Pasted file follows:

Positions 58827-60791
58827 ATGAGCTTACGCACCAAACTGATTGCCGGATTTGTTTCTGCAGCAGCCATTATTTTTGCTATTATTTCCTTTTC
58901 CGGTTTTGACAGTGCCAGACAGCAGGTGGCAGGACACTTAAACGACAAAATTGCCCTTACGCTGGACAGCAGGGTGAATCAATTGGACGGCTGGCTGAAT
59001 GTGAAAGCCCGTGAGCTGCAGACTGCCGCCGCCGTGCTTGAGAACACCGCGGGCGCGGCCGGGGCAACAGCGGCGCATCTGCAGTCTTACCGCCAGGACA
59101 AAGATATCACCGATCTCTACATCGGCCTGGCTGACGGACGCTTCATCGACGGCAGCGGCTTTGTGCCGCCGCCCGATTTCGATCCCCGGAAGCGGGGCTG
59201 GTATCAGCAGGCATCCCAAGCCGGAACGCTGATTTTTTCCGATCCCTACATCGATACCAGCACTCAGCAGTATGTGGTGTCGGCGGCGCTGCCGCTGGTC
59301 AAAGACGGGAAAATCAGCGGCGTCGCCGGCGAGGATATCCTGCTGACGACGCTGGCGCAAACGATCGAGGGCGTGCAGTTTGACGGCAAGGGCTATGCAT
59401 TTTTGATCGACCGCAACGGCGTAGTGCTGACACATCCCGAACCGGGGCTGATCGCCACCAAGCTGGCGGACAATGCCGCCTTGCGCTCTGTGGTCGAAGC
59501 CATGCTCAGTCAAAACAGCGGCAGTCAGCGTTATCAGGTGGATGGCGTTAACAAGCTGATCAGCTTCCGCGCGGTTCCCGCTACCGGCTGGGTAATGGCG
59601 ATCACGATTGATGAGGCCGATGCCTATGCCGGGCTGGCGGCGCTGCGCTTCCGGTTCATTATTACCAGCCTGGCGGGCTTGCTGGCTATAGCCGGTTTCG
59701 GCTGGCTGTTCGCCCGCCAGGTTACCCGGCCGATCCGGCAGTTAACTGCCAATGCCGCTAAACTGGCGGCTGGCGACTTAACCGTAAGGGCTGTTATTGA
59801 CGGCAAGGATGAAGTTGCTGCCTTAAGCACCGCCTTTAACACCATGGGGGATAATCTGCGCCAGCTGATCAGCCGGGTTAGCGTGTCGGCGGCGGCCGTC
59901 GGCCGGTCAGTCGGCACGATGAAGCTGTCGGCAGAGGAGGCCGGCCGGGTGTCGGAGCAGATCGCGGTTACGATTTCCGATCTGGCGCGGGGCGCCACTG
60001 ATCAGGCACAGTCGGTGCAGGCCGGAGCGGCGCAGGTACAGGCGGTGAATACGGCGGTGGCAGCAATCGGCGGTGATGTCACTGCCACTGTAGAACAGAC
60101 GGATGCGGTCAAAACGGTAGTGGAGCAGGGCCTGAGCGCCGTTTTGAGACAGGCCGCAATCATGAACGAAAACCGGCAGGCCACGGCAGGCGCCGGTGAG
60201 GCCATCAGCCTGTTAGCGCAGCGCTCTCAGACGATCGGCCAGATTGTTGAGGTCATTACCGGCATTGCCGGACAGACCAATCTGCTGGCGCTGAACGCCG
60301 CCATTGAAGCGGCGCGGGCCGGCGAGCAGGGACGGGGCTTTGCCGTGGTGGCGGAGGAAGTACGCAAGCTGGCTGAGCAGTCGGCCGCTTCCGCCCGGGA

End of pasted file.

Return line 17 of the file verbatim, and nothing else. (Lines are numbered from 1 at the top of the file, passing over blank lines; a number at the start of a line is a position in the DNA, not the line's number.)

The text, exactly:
60301 CCATTGAAGCGGCGCGGGCCGGCGAGCAGGGACGGGGCTTTGCCGTGGTGGCGGAGGAAGTACGCAAGCTGGCTGAGCAGTCGGCCGCTTCCGCCCGGGA